The expat life seems to conjure up images of tropical beaches, long lazy days of perfecting the art of idleness, open air markets where one can easily chat with the locals, and the ability to take off for a few days at a moment’s notice. In reality, being an expat brings many challenges. It’s an odd position to be in; you’re not a visitor, but not a citizen either. We were reminded of this fact the other day at the market when someone handed us a political flyer for the upcoming election, in which we cannot vote.
As an expat, you need to learn the culture, language and customs, so it feels a little different from being a tourist. At home, in the US, we know how everything works. Daily activities like getting groceries, gas, interacting with neighbors, talking with a postal employee and other service people who come into the neighborhood are common, everyday occurrences, ones that we all know how to handle. But as an expat, when someone comes to the door, you’re immediately aware of the potential language barrier. Or, when someone backs into your car, and in the stress of the situation you’re faced with rapid-fire French; it’s challenging! Help is available through organizations like Renestance, for some of the more challenging tasks, like buying a car; but for the day to day stuff, we’re mostly on our own.
Making the decision to move to Europe was not an easy one. We have a daughter and theTravelsketcher has two sons from a previous marriage; he also has grandchildren. In addition, we have siblings, nieces, a nephew, and dear friends who all live in the US. We discussed our move here at length with those closest to us and they all gave their stamp of approval. Our daughter is one of our biggest supporters in our decision to move to France. If she had any reservations, we would have stayed in the US. But quite the contrary, she encouraged us to follow our dream. During COVID, when moving to France seemed unobtainable, we considered traveling through the US, or moving to Oregon for retirement; but she encouraged us not to give up on our dream.
As they say, hindsight is 20/20; and there are certainly things I would do differently. Here are a few thoughts.
What would I do differently?
1. I wish I had a better command of French. I can speak it fairly well; but my understanding of the language is more limited than I would like. When I ask a question, I often don’t understand the rapid-fire response I receive. I find myself frequently asking “Pouvez-vous parler plus lentement, s’il vous plâit? Can you speak slower please. I’m studying French everyday, listening to French radio and TV, to increase my listening skills, but it’s difficult.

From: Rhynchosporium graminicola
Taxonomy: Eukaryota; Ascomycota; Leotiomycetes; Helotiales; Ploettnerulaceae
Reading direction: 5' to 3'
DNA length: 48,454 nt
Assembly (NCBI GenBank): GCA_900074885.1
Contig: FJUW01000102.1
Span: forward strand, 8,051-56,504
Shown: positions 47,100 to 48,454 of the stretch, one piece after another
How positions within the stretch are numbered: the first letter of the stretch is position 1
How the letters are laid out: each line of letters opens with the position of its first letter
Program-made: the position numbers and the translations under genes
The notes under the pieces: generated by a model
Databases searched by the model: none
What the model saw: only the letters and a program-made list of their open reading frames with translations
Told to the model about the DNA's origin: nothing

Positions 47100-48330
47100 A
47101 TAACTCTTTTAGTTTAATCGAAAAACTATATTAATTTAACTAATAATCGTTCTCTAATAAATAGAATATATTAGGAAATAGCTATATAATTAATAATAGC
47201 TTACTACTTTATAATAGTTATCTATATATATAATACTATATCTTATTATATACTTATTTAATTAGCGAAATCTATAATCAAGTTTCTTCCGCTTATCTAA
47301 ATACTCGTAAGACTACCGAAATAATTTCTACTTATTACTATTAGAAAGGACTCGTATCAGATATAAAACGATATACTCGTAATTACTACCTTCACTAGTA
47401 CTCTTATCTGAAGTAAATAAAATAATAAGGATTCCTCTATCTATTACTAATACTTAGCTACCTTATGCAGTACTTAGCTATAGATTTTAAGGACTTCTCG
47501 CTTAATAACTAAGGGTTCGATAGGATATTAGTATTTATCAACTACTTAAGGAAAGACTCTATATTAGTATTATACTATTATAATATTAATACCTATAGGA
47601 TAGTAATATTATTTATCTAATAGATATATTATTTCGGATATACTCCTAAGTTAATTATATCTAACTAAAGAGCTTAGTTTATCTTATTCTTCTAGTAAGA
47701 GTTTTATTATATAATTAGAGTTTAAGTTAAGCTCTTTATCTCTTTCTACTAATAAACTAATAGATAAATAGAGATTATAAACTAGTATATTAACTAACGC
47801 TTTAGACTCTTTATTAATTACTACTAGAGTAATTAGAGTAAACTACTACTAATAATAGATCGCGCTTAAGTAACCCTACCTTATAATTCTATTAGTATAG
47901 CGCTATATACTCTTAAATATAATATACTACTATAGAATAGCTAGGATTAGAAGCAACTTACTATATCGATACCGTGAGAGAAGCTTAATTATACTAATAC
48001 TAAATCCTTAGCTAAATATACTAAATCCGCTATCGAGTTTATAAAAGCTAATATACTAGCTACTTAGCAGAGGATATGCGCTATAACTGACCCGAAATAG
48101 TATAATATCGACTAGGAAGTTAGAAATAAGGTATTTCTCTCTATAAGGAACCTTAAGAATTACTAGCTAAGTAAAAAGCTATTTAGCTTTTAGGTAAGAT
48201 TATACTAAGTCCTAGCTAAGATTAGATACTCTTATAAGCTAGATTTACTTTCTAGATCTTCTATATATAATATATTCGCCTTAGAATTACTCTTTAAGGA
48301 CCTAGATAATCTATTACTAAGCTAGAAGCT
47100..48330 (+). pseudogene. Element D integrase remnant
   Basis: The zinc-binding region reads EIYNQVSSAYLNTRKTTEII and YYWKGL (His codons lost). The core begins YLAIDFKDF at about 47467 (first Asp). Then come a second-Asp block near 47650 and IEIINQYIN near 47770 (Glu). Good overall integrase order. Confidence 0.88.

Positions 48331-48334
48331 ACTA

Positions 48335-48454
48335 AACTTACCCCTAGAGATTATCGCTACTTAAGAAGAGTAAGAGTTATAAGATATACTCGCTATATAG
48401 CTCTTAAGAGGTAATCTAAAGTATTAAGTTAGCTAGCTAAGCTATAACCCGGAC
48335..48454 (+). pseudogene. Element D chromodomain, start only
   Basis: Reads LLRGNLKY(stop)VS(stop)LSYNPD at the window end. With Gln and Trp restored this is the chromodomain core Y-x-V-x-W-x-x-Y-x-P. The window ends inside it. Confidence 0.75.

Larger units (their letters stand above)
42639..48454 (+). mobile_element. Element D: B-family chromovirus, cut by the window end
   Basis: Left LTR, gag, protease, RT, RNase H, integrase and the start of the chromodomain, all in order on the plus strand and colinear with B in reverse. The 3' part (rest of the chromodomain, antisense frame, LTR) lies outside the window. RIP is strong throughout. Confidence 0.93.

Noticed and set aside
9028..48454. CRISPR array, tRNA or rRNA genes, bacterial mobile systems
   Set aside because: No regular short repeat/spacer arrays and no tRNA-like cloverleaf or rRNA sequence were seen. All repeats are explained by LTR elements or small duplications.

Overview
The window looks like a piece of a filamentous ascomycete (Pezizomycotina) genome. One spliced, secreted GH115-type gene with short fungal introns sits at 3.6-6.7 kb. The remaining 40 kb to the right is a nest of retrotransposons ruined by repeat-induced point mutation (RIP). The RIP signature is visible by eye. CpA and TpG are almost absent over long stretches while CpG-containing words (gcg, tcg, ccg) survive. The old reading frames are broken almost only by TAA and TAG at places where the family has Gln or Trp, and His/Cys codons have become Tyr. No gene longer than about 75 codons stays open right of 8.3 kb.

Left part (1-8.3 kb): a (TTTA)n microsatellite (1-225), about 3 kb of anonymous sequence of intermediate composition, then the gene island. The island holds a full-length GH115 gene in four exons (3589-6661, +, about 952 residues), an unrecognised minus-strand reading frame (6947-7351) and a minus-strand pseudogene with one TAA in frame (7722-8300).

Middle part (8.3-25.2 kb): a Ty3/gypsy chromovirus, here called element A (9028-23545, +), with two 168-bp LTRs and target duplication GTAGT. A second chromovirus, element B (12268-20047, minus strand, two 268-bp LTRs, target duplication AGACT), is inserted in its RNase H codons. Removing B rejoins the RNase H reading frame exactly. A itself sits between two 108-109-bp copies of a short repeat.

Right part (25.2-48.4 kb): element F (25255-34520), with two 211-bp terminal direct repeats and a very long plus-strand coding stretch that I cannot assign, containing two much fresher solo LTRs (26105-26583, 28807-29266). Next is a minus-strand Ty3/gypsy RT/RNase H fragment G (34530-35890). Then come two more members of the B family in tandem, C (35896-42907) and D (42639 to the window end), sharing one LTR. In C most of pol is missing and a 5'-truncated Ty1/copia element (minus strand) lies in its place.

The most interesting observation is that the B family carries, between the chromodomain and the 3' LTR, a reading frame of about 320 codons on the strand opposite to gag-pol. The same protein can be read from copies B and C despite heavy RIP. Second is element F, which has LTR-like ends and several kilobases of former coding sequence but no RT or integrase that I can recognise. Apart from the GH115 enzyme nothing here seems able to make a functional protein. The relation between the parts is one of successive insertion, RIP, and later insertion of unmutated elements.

2. I would have brought less stuff. We shipped three boxes, and each brought two suitcases. On our next trip back to the states, I’ll take a lot of that stuff back home. Yes, they have stores here and you can get anything you need. And Amazon even delivers to our little corner of Normandie! What was I thinking??
3. We know many people who have lived the expat life – friends and some family members. I wish I would have taken the time to talk with them about their experiences before we moved.
What wouldn’t I change?
1. Where we live. I am glad that we found a community of English speaking people to start out in. Eventually, we’ll move to an area where we have French neighbors; but for now, it’s good to be here as we learn more about life in France.
2. We are very glad we brought our cat, Neville. He has a pretty amazing story of how he found us and picked us as his pets, which I will share someday. But since he found us, twice, there was no way we could have left him behind.
3. Choosing France as our country of residence. The French are warm, friendly and helpful people. Yes, we have had some challenges since arriving, we expected that. In addition, there have been several times when we seriously questioned our decision to move here, but overall we are settling in and enjoying life in France.
And who could resist living in such a beautiful area?
I do miss family, friends and missing out on birthdays and special events; like the birth of a baby boy to my dear niece and her husband; just yesterday! But we’ll go back to the US periodically to visit, and it will be fun to have people visit us here. So overall, I’m all in on being an expat in France. La vie est belle!
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Our homes are not described by geography or one particular location, but by memories, events, people, and places that span the globe. Marilyn Gardner
Wishing you grand adventures,
P.S. You can follow Neville’s adventures on Instagram at: nevilleofnormandie.